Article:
Earth Hour gained global attention this past Saturday evening as people around the world turned off their lights for one hour to "vote for the Earth."
More than 1,000 cities in 80 countries went dark from Hong Kong to Boston. Even the skyscrapers flipped their light switches, leaving only the blinking red aerial navigation lights illuminated at top.
Lights were turned off here in Jamestown and across the bay in Newport.
It was a good thing to see. There was a noticeable difference in the ambiant light in the night sky, although cloud cover prevented any stargazing.
Kudos to our good neighbors at the Rhode Island Turnpike and Bridge Authority who participated in Earth Hour. The necklace lights on the Claiborne Pell Newport Bridge and the Mount Hope Bridge were shut off from 8:30 to 9:30 p.m. The deck lights, also known as street lights, on both bridges remained lighted due to safety reasons, bridge officials said.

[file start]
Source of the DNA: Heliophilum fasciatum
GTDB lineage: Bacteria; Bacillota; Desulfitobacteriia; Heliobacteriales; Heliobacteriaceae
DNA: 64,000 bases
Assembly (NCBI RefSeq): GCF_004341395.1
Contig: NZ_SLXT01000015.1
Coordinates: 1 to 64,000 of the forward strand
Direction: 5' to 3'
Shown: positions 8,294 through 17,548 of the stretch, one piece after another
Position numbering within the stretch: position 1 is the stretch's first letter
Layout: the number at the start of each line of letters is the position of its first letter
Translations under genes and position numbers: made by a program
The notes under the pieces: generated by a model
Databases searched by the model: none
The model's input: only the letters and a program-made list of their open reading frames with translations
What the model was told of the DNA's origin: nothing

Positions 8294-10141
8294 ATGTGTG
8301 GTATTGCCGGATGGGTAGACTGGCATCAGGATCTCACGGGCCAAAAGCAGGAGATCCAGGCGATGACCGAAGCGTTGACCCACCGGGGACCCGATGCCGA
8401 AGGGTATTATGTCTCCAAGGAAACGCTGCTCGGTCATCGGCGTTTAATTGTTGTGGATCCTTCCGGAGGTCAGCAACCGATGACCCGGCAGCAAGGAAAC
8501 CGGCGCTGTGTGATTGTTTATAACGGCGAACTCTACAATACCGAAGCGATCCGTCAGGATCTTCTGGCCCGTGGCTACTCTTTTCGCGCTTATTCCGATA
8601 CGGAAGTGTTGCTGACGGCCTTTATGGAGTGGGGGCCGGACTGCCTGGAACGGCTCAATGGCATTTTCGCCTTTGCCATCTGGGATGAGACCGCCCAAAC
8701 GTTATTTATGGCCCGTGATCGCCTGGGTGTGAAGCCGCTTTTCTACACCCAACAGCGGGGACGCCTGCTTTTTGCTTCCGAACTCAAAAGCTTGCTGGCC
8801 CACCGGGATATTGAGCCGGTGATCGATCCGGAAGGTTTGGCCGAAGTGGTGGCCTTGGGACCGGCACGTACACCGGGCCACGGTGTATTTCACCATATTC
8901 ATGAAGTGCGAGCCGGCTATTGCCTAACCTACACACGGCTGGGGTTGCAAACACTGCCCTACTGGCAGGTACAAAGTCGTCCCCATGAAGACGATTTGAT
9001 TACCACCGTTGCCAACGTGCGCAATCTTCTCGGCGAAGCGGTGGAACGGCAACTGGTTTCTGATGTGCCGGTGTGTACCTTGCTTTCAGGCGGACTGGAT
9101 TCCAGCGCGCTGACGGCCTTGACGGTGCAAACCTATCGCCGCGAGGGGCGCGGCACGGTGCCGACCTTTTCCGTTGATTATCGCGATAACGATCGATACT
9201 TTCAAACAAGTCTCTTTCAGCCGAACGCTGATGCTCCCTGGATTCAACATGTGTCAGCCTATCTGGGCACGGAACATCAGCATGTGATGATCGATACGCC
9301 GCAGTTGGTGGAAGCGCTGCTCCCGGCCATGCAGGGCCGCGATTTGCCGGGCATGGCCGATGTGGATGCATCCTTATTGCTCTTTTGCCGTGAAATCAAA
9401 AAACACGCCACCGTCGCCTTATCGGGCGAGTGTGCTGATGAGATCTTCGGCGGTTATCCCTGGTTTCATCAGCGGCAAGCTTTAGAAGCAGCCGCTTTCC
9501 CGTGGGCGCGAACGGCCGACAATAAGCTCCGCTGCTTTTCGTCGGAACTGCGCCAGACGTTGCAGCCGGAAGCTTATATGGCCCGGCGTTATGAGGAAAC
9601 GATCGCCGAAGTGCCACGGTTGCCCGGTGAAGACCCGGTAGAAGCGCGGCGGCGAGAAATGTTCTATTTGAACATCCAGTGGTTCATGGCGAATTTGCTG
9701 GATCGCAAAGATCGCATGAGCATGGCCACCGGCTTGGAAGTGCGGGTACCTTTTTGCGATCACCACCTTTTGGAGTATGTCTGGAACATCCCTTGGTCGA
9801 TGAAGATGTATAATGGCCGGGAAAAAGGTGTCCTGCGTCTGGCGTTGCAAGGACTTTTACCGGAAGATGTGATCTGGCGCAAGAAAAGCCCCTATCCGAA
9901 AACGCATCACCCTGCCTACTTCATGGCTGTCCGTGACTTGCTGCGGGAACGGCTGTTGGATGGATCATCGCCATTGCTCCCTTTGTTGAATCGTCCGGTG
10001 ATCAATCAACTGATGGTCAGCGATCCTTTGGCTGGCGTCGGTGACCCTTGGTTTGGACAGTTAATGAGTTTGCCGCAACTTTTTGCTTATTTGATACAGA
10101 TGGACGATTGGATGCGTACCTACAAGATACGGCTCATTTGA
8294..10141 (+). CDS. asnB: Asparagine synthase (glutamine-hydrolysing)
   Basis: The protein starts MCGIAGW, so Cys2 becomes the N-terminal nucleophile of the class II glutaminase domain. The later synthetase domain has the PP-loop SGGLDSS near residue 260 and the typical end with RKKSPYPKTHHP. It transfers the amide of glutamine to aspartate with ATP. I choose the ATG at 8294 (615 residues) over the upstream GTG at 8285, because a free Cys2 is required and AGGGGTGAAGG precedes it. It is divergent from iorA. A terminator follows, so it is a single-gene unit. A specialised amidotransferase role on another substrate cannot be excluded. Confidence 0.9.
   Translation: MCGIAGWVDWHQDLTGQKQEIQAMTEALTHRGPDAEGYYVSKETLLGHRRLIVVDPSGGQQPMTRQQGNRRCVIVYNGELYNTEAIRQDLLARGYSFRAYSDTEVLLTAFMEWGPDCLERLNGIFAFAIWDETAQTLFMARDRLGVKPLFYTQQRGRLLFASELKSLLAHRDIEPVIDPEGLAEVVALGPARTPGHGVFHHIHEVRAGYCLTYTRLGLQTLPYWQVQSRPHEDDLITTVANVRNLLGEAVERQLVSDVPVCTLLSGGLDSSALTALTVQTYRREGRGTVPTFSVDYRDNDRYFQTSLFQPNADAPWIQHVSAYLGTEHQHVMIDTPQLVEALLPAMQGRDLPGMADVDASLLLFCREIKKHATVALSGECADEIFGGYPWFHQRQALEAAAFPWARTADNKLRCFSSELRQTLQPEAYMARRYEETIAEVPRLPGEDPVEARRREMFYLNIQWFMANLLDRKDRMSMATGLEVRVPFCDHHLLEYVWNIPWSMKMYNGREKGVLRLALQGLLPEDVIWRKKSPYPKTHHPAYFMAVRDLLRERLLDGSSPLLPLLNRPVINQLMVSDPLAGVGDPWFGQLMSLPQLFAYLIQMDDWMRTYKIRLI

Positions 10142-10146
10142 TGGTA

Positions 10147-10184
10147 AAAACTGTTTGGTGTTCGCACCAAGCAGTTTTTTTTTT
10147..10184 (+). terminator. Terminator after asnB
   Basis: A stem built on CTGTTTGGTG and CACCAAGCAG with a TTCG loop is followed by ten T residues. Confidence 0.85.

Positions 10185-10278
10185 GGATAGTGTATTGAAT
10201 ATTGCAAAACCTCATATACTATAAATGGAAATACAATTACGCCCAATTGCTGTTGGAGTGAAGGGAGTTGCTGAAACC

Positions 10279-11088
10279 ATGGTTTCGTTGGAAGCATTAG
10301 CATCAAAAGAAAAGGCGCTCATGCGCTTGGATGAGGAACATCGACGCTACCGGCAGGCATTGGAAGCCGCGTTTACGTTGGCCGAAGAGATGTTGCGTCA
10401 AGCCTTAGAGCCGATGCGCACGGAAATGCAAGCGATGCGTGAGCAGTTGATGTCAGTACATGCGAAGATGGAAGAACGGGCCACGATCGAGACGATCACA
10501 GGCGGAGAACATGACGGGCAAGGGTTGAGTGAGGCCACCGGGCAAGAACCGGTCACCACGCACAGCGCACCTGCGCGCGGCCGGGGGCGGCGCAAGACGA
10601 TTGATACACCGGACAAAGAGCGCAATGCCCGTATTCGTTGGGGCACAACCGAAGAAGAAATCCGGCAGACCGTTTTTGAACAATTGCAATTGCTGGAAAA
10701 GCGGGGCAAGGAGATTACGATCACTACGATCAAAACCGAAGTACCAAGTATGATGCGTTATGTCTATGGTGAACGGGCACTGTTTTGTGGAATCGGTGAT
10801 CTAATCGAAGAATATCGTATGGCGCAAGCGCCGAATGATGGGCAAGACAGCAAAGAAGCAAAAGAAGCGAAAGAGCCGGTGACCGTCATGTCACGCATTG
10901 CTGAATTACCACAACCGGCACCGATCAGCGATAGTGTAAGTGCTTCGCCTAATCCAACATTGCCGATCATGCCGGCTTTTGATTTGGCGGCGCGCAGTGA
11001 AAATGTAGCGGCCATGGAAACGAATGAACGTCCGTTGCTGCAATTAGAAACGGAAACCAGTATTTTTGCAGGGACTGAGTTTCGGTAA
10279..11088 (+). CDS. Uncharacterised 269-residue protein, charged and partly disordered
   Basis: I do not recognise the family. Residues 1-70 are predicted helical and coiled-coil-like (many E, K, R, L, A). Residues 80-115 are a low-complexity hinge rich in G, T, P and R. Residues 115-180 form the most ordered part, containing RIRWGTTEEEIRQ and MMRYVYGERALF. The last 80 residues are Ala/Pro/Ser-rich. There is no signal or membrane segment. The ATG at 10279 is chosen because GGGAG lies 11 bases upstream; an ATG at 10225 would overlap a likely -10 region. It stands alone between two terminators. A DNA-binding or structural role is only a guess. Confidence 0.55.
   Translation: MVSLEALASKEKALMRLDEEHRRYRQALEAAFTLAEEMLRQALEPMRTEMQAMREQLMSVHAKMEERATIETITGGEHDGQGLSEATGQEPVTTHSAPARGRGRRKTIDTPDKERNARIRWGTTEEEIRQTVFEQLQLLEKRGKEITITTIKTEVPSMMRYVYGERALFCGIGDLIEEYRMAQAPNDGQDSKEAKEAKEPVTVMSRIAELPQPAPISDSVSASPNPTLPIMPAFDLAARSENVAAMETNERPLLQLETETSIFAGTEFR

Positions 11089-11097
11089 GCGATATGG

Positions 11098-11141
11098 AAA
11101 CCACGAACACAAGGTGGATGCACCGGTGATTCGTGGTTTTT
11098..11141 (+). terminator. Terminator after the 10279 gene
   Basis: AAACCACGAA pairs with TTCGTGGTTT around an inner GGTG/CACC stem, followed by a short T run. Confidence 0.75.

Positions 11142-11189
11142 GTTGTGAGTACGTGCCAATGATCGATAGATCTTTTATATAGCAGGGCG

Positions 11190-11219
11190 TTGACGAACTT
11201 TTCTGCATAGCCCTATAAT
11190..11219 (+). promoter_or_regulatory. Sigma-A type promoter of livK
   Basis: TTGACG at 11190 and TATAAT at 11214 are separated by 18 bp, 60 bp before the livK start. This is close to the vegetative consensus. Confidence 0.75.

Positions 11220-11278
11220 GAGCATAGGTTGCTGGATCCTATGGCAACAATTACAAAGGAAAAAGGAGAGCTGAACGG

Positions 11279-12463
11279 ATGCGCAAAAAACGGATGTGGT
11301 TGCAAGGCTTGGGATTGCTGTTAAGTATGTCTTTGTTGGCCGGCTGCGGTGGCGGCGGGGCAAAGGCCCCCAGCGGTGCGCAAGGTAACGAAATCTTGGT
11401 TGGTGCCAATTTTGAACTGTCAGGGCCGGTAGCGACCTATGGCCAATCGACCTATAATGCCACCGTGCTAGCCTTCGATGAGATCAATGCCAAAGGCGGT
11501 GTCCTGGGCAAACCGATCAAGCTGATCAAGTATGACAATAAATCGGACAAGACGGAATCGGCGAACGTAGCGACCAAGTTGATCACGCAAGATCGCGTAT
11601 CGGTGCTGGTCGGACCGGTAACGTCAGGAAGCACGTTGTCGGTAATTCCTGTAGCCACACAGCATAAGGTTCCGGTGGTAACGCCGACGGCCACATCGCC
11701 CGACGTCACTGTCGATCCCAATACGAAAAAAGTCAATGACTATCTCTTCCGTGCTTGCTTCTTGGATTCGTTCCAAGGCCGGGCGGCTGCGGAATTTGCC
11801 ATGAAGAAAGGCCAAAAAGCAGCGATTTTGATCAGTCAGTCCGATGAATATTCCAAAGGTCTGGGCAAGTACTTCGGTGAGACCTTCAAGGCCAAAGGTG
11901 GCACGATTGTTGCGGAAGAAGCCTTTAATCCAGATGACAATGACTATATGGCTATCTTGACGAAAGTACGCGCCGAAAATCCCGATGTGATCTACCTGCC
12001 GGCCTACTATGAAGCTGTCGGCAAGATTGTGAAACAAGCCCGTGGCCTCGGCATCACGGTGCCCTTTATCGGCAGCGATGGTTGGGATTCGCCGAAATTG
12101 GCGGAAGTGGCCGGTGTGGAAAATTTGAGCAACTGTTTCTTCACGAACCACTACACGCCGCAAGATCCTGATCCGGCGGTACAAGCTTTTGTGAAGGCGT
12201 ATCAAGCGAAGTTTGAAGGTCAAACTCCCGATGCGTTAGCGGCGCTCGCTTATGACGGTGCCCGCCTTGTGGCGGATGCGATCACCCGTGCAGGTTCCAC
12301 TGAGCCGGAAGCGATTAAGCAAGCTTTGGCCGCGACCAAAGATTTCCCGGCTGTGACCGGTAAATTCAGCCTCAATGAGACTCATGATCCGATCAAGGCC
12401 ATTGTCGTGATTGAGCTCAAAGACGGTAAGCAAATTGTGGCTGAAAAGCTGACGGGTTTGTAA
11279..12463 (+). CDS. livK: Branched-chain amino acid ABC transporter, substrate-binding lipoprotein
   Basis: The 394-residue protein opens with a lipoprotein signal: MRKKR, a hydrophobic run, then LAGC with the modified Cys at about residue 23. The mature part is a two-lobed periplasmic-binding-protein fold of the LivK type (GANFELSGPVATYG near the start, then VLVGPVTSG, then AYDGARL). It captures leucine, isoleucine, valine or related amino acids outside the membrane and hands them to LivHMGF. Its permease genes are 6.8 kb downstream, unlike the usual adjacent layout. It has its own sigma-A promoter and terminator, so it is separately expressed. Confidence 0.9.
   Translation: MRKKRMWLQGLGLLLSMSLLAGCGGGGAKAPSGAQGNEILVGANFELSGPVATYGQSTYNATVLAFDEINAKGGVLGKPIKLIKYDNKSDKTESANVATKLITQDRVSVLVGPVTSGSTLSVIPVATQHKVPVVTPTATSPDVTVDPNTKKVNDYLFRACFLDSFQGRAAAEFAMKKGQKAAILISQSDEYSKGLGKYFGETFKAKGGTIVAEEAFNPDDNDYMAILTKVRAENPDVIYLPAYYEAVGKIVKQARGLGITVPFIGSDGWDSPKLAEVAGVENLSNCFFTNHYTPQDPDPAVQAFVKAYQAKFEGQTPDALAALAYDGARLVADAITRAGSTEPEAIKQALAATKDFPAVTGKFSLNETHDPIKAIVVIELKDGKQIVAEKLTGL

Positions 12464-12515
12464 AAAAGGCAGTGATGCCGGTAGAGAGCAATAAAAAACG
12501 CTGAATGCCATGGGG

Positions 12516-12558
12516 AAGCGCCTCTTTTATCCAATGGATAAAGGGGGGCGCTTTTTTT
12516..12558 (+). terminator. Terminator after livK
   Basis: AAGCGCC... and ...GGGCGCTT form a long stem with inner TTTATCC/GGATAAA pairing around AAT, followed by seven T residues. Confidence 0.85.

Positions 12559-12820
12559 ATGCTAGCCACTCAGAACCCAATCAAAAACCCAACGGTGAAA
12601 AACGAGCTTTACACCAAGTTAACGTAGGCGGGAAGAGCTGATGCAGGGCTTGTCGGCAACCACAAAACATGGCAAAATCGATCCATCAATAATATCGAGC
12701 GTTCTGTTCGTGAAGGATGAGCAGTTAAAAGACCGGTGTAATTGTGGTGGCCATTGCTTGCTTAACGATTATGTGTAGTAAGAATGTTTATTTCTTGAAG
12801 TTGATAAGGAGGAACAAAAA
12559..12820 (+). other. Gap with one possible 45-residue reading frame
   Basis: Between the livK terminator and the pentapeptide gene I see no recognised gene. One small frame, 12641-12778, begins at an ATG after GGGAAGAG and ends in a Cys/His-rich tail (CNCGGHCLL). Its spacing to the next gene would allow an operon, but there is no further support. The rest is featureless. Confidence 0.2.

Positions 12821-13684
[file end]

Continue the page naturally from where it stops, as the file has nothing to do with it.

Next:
This was the second year for Earth Hour and the participation has grown dramatically.
Earth Hour helps to make us aware that we really don't need all those lights on outside at night. We can turn off many lights and save money at our residences and businesses and in our towns and cities. We'll also be helping the planet by reducing the amount of energy consumed and thereby pumping less carbon into our environment.
Then there is the "light pollution." Fewer lights at night will mean that we can see a few more of those beautiful stars and planets in the heavens above.
In the municipal budget discussions now underway, the Jamestown Town Council has considered reducing the number of street lamps lighted in an effort to save money. The town council should also look into replacing the necessary street and exterior building lights with low-energy consumption bulbs.
While we are on the subject of doing good things for our planet, be sure to mark your calendar for the annual Island Shoreline Cleanup, which will be held on Saturday, April 18, to celebrate Earth Day.
Each year islanders turn out to pick up the trash, garbage, debris, flotsam and jetsam that litter the shoreline of Conanicut Island. Bring the kids! It only takes a few hours of your time and the island looks so much better afterwards.
The event is sponsored by the Jamestown Conservation Commission and the Conanicut Island Land Trust. Work begins at 8:30 a.m. and is usually completed around noon when brautwurst and cold drinks are served for the volunteers.
— Jeff McDonough